Sustainability’s Digital Infrastructure: A case study of the UC San Diego microgrid
The University of California at San Diego (UCSD) has a long history of self-reliance when it comes to energy. Opened in 1960, the university came of age in an era of energy awareness, and its founders sought to position the campus as a home for leading-edge science and technology research.
Today, by embracing clean energy technologies in its operations and by collecting data to build an ambitious long-term sustainability plan, UCSD offers a glimpse into the future. While academics and research are at the core of UCSD’s energy initiatives, the university has also worked to integrate advanced energy technology into its campus. An on-site cogeneration plant, completed in the 1990s, produces more than 87% of electricity consumed. But beginning in 2006, the campus challenged itself to go further and develop an energy-independent microgrid.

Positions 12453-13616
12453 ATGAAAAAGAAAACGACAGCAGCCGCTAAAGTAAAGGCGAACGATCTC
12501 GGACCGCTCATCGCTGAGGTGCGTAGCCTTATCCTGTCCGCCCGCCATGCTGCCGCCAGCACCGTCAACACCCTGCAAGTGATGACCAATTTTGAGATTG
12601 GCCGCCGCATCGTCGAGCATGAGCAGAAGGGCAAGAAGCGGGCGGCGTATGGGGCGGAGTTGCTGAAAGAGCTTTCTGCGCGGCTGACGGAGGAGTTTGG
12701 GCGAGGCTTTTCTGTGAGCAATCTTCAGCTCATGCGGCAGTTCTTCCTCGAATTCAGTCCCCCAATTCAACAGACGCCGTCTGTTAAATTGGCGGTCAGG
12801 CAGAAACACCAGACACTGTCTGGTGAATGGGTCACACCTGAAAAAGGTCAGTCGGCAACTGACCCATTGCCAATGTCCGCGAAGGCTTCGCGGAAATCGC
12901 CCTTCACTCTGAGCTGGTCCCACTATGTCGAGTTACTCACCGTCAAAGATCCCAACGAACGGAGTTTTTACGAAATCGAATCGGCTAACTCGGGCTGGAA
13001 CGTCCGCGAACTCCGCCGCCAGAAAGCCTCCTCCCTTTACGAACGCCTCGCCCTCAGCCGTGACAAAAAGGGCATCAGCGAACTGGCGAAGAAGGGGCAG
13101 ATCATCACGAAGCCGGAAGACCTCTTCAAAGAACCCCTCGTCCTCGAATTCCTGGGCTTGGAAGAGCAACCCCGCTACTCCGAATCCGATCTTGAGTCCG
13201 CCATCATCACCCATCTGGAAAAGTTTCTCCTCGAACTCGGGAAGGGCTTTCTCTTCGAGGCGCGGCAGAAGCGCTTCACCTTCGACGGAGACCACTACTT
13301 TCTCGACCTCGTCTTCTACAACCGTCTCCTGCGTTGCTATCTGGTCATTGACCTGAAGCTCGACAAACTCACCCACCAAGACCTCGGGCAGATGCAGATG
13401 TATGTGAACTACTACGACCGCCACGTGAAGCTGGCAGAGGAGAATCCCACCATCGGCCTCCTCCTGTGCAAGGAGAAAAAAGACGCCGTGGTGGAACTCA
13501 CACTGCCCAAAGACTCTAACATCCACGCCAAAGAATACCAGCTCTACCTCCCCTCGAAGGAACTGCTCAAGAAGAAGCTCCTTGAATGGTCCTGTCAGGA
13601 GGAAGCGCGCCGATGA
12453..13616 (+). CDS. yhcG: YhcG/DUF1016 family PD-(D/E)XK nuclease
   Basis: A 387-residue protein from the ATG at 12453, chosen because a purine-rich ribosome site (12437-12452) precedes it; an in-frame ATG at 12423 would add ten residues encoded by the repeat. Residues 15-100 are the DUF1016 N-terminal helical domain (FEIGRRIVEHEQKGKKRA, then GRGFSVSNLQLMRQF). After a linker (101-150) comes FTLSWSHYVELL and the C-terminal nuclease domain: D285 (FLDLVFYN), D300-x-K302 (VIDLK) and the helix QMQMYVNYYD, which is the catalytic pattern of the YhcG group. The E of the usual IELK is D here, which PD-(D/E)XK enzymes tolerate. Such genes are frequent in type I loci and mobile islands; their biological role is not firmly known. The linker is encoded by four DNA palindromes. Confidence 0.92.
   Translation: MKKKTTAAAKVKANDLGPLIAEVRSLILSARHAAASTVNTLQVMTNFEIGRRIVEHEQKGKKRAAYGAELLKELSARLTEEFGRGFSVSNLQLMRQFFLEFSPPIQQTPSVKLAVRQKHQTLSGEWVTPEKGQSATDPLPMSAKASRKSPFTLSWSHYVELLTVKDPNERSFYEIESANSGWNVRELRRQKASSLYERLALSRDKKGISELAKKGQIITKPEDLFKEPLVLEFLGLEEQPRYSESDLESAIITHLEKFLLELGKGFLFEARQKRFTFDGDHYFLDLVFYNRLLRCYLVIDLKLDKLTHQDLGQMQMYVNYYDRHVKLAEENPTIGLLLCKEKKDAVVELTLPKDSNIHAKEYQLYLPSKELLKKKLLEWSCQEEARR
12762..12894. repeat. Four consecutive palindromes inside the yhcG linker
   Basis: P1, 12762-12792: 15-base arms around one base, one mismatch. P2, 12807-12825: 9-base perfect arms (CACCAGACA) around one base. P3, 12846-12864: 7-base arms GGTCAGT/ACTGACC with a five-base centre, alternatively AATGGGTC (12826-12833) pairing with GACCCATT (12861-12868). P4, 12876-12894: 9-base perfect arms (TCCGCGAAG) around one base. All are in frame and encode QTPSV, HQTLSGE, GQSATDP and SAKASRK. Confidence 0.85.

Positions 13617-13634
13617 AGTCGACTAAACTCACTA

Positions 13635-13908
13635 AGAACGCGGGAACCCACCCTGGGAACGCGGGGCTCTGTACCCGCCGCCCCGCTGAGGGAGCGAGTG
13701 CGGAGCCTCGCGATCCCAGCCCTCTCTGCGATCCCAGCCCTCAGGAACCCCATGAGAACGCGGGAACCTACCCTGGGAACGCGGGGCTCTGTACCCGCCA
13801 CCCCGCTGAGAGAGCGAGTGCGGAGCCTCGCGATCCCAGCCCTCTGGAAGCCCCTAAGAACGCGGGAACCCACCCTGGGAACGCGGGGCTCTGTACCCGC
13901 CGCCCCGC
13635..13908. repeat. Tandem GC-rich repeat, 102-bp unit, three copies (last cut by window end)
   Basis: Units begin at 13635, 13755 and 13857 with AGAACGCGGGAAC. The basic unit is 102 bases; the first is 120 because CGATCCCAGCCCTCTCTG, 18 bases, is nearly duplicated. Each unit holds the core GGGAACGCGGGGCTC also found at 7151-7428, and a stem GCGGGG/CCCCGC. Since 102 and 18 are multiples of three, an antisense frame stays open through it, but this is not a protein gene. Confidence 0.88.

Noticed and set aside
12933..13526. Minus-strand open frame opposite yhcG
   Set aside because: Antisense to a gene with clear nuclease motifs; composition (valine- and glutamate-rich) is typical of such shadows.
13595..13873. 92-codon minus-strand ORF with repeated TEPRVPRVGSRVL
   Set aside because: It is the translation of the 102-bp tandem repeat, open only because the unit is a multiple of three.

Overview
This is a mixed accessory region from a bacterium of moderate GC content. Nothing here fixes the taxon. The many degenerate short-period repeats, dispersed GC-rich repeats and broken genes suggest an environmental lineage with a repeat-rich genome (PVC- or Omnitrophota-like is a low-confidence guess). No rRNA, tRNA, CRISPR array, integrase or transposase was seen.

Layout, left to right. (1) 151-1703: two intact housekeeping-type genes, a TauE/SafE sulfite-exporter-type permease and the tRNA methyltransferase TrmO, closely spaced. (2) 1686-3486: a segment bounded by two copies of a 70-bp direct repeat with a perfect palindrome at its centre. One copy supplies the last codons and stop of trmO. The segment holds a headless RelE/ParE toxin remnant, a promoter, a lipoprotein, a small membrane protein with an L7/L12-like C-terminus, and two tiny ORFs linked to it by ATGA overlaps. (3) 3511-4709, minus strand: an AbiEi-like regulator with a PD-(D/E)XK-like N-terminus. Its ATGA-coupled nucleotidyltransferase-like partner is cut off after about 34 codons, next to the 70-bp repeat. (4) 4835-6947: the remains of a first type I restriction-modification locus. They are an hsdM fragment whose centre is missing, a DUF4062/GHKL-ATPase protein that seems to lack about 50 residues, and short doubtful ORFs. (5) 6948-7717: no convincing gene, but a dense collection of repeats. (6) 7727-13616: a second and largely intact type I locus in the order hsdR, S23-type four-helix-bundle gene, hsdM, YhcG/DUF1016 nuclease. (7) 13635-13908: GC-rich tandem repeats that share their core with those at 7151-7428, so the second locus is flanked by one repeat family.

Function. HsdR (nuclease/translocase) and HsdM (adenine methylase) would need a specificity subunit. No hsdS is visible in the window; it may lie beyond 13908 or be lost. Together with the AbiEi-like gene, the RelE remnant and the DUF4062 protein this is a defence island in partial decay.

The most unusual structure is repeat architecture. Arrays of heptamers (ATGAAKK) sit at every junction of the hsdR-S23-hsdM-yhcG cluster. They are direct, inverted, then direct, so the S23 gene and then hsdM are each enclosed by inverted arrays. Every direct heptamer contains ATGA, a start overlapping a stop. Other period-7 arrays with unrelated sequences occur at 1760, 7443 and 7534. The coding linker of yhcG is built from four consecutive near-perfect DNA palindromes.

Today, the campus produces 92% of its own energy. It’s striving to go further with a combination of new clean energy resources, additional on-site generation and storage, and innovative demand-reduction strategies. The cornerstone of this effort is the OSIsoft PI System, which gathers data from hundreds of sensors, serves as a universal translator that synchronizes and coordinates operations of the campus’ complex energy assets, and supports UCSD’s efforts to create a sustainable environment for learning and innovation.